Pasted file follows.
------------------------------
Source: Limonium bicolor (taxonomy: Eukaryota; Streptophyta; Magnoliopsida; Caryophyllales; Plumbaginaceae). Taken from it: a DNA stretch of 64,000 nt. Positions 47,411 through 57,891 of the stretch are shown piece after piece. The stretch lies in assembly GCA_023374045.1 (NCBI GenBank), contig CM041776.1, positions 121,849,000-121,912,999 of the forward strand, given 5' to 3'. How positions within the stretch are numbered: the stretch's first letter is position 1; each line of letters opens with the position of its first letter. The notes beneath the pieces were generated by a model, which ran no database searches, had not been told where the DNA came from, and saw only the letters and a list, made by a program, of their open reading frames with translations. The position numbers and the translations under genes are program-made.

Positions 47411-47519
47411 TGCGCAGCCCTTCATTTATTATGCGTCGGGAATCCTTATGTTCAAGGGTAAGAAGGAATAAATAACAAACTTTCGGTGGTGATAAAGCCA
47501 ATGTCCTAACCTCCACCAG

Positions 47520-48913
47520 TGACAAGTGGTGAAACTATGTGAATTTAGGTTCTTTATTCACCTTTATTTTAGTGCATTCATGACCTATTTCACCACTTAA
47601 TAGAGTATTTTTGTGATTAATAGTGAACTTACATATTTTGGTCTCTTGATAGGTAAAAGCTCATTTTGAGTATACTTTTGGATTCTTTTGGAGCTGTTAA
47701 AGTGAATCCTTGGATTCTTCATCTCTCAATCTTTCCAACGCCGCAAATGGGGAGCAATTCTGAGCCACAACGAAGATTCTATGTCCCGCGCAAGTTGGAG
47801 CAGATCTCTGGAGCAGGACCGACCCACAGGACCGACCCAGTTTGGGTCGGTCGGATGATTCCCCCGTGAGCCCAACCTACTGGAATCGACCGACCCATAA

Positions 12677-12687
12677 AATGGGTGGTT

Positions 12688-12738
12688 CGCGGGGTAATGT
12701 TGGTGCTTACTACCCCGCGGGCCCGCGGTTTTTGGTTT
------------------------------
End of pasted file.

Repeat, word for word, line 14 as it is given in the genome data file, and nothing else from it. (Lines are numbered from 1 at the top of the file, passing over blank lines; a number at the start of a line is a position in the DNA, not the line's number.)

12701 TGGTGCTTACTACCCCGCGGGCCCGCGGTTTTTGGTTT